Wow

Holly Fretwell of PERC discusses the huge leap in agricultural yields since WWII

Not only does this mean that we have have billions of people on Earth and not starve, but it also has freed up labor for more productive and value-enhancing activities.

As an aside, remember this chart when global warming alarmists argue the the warming trend of the last 50 years is reducing crop yields.  (If the linked article seems simply bizarre given the chart above, realize the NYT is saying that crop yields are down from what they might have been.  This is the same kind of faulty logic that was used by Obama to credit his stimulus with job gains when in fact the economy was losing jobs.  They posit some unproveable hypothetical, and then say reality diverged from that hypothetical because of whatever factor they are trying to push, whether it be CO2 or stimulus).

The problem with food prices is not production, its the fact that we take such a huge percentage of our food grains and, by government dictat, convert them to automotive fuel.

  • morganovich

    arguing that co2 driven warming reduces crop yields is absurd.

    not only do loner growing seasons yield better, but CO2 is plant food for chissakes.

    commercial greenhouses augment CO2 to 700-900 ppm to get, wait for it, BETTER YIELDS and faster growth.

  • Noah

    Bourbon for cars is the politically incorrect term.

  • gn

    Peak corn yields?

    Seriously, though, how much of that increase is wholly dependent on cheap oil/fertilizers?

  • me

    Disagree. Global warming is irrelevant in this context; what is relevant is that we're feeding huge number of consumers with less area than ever (at higher productivity, good). The downside of this is that any local event impacting a food generating area has more of an impact (bad). (Example: flooding in Asia this year, impact on food production)

    This is a typical system trade off - drastically higher productivity pretty much always comes with increased downside risk. (Think replacing 50 average employees with one true super-hero. One person getting run over by a bus suddenly has a very different impact on your business)

  • me

    Oh, and I don't disagree on the Corn/Ethanol problem. I rather violently agree (ie I have a brick to match the face of the next person trying to explain why that stupidity is good for the economy/the environment/their political lobbying tribe).

    What I disagree with is the statement that that's the systemic problem we're facing. The systemic problem is higher risk of mass starvation due to local events.

  • http://wobbly.com bc

    Food prices might not be as complex as the atmosphere, but you can't just point to per-acre yields and blame biodiesel. Have you written this up in another post? I'm curious as to the food price changes myself. Cheers, bc.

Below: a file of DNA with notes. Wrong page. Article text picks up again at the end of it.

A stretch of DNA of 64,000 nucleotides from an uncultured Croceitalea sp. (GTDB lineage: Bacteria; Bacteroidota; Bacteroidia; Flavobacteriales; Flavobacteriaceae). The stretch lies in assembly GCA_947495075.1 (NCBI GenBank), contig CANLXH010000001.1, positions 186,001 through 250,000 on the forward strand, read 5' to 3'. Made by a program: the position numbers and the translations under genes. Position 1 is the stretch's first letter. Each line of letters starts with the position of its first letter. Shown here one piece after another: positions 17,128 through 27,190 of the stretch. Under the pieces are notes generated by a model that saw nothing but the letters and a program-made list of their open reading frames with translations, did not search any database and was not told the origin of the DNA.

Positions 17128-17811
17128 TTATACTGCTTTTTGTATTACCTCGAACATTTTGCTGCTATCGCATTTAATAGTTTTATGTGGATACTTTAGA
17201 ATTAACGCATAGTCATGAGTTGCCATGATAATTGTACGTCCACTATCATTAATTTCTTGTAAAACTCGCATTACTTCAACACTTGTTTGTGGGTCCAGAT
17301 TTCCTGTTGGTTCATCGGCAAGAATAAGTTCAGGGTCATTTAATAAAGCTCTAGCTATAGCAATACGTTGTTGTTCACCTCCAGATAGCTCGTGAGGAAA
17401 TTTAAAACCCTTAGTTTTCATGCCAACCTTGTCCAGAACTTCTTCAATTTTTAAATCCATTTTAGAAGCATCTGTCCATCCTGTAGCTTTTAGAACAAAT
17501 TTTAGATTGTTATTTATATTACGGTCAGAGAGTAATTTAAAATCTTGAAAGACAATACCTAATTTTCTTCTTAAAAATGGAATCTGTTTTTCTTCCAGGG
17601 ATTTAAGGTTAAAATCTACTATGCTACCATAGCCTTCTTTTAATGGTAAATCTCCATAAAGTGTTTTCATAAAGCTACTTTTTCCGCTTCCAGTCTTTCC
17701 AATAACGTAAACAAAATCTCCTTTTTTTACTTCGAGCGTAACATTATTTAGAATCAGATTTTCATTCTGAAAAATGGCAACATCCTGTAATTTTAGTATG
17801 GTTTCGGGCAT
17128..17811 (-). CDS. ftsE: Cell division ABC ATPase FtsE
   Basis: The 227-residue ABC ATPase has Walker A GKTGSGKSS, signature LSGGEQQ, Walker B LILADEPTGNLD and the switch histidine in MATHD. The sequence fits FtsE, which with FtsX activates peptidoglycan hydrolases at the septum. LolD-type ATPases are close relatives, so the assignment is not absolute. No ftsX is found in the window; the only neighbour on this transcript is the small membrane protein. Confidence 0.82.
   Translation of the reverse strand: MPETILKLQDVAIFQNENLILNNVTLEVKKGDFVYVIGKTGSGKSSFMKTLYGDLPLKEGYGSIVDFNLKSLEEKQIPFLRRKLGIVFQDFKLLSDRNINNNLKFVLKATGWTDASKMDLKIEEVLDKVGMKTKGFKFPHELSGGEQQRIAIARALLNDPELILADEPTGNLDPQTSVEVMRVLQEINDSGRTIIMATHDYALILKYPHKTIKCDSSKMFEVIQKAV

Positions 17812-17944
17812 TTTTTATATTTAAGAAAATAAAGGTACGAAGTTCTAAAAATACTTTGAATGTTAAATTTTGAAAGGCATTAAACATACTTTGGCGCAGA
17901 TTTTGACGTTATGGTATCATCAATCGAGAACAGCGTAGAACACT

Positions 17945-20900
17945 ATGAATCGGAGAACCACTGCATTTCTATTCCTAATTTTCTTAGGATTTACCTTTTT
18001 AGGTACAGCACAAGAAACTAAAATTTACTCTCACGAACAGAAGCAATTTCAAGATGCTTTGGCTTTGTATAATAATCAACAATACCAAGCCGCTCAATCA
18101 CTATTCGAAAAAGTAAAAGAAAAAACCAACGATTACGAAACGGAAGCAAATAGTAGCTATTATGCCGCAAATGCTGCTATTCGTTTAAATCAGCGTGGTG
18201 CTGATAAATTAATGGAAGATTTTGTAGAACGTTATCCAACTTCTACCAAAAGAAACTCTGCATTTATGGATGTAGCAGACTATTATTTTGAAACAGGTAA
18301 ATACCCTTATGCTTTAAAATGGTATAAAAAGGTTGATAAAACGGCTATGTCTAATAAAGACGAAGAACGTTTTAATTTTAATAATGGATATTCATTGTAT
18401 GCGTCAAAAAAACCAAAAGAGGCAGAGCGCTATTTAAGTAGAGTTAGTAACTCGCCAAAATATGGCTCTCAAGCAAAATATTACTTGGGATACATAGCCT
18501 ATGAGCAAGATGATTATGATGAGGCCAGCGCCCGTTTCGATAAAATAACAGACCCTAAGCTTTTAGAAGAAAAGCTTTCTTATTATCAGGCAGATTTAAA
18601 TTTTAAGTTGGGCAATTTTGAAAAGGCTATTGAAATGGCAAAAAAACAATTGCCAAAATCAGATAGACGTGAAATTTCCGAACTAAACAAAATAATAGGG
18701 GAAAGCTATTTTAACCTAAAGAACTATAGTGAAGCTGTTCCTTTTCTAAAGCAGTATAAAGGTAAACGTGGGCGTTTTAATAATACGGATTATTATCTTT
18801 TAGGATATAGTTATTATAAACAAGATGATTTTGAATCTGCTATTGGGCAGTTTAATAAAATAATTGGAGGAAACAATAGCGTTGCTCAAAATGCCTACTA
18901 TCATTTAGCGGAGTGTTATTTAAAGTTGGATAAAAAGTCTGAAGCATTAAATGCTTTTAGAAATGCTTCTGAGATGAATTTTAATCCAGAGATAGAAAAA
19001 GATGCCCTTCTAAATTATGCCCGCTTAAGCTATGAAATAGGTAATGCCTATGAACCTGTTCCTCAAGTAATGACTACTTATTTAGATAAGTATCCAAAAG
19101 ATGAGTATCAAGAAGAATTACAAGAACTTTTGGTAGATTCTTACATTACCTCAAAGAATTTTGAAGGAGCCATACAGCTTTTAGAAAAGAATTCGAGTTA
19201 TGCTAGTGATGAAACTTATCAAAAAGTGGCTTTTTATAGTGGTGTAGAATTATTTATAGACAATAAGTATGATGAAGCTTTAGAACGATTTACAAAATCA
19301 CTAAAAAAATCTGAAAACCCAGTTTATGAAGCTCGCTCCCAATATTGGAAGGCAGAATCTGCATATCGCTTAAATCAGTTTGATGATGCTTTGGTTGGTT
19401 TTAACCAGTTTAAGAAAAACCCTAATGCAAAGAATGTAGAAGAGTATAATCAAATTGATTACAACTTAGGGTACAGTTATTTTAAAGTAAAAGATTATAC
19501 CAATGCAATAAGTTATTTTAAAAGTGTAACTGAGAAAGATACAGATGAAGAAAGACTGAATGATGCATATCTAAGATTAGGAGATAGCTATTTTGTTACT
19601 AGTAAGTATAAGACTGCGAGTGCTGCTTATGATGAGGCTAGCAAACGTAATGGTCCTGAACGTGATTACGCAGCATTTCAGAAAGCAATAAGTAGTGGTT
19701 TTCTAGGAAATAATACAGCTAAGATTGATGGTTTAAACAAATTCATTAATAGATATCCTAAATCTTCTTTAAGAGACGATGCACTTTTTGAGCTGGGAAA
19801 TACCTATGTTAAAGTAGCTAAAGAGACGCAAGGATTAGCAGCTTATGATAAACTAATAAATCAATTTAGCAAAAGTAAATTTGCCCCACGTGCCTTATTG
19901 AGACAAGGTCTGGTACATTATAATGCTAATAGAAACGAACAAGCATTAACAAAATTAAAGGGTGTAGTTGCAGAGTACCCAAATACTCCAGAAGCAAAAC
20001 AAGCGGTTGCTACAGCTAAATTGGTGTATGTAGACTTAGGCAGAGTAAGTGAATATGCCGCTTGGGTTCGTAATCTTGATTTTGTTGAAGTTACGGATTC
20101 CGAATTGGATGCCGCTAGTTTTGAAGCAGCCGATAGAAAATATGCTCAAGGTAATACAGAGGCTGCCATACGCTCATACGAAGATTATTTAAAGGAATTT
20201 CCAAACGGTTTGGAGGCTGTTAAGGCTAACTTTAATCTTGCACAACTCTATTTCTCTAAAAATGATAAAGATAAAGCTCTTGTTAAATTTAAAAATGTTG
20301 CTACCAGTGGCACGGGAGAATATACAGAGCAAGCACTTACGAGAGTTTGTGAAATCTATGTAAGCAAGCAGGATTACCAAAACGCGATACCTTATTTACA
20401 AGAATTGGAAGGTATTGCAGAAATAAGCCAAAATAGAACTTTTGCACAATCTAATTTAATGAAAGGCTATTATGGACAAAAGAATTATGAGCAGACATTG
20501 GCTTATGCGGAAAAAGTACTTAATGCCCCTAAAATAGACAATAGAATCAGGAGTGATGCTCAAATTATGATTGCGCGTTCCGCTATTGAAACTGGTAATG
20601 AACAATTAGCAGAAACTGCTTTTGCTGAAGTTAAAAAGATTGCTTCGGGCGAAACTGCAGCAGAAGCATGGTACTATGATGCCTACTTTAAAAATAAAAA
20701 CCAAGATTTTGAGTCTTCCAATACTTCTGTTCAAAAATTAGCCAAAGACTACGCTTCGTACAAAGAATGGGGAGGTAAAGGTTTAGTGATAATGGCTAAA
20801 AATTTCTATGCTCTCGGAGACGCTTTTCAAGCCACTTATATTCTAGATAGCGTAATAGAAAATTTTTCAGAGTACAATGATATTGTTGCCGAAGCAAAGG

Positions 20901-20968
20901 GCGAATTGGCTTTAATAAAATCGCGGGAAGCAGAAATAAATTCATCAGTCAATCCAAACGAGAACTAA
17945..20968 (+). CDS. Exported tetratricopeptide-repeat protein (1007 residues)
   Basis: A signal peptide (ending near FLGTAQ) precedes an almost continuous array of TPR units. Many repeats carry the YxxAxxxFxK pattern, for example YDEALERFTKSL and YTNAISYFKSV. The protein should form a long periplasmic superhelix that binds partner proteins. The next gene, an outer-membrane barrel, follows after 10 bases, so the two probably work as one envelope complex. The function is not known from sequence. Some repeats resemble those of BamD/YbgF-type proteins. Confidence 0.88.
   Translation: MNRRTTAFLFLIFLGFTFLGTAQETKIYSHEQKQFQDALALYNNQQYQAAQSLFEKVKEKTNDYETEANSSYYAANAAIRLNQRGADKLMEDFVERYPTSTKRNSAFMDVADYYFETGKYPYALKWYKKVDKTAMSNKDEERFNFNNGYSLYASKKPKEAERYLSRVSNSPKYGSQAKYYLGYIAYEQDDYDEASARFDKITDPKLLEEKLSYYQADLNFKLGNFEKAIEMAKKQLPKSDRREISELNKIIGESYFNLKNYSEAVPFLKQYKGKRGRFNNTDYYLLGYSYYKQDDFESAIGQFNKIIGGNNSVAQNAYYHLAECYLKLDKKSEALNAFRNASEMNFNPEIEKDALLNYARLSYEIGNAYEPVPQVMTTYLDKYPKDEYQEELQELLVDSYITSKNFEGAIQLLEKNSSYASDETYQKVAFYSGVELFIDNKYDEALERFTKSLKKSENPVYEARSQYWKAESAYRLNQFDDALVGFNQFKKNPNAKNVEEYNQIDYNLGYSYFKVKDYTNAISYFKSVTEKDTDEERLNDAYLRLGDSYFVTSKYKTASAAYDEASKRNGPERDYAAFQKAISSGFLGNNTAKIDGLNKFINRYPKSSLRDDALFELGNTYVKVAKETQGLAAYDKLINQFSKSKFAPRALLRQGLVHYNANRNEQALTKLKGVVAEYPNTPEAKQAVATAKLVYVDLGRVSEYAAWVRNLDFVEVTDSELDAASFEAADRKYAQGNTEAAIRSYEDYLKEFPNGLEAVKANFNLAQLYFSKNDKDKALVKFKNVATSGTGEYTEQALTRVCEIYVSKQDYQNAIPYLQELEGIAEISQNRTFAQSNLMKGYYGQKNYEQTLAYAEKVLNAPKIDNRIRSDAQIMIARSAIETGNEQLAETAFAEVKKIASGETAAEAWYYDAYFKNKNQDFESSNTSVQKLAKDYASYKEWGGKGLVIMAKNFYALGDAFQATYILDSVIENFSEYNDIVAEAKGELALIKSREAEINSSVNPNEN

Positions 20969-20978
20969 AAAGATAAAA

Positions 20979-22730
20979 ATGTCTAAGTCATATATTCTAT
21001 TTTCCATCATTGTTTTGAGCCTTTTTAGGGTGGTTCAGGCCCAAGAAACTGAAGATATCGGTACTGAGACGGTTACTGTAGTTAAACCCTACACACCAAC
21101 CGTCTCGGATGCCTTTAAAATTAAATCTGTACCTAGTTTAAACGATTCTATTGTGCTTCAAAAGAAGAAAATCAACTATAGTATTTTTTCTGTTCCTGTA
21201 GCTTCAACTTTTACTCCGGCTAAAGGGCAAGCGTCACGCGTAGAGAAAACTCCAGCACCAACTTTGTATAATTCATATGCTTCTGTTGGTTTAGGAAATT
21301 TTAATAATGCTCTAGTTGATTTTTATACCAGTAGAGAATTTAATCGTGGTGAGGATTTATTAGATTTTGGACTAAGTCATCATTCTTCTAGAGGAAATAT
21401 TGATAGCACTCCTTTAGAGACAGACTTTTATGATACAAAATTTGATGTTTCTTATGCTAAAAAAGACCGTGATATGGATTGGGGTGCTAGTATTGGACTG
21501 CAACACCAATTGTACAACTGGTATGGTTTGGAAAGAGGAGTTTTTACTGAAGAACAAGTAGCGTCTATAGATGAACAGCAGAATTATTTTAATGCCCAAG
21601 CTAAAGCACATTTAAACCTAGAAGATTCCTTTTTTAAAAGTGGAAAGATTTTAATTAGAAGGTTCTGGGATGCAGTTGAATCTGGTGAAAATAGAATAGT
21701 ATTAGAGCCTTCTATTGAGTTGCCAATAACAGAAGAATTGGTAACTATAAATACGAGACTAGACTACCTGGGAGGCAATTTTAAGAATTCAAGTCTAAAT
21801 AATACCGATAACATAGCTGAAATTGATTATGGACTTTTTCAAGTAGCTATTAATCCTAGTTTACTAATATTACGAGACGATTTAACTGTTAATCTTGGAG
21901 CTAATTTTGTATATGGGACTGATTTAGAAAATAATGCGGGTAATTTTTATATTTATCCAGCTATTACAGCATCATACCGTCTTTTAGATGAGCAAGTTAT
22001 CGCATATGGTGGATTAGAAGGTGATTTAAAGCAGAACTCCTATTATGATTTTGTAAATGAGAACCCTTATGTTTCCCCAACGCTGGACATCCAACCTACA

• Another guy named Dan

    @me - That's what worldwide and diverse markets are all about. if it's possible to move food cheaply and freely, a local disaster does not need to cause starvation. A flood in Burma does not affect what and corn in Kansas. Famine-related starvation events happen not when there is an overall shortage of food, but when forces such as a lack of transportation infrastructure or corrupt, kleptocratic, or inept governements allign to prevent food from reaching people who need it.

    As to corn ethanol, modern agriculture is the process of turning fuel into food. Ethanol production reverses this, and inefficiently at that.

  • el coronado

    The VAST majority of that increase - best guess, at least 85% of it - isn't due to "cheap oil/fertilizers." It's doe to the efforts of (maybe) the greatest man who ever lived, surpassing even George Washington: Norman Borlaug. For every life that the noisy, self-serving 'community organizers' and 'human rights activists' have saved or made better, Borlaug saved/improved...what...5,000,000? 10 mil? 20 mil?

    So naturally, the schools teach & preach of the saintliness of the organizers & activists & revolutionaries. Gandhi, whose admiration of Hitler is deleted and whose 'peaceful, nonviolent revolution' against the English imperialists resulted in war that killed a million people plus or minus, and made 10 million homeless, is lionized. Mao, who was quite possibly insane, was the direct cause of the deaths of 60-70 million or so of his own people. (China is oddly reluctant to publish official figures, for some unknown reason.) But you'll only read that in the most obscure & arcane textbooks. The inconveniently caucasian Borluag and his magnificent fellow scientists and geneticists are ignored entirely. I wonder why that might be.

  • Benjamin Cole

    Unlike federal agencies, especially the Pentagon, the private sector always does more for less. Every year. It's vice-versa in government.

  • me

    @Dan: OMG, best quote ever. I'll happily reuse that on as many future occasions as I can :)

  • scott nelson

    Its tiring to hear how ethanol is converting our food to fuel. Have any of you ever actually studied the issue? The primary use of field corn has always been livestock feed. (Not your cornflakes). The left over corn after the alchohol is extracted is distillers grain. Distillers grain is in many ways a higher quality animal feed than corn. The lastest advancement is to extract corn oil from the distillers grain (Used for bio-deisel), leaving yet higher feed value distillers grain. In fact many feedlots opt for distillers grain over corn in rations. IS ethanol to answer all. No. But its much better than the rumor mill would have you beleive. The biggest cause of starvation is corrupt govt if you want to point fingers.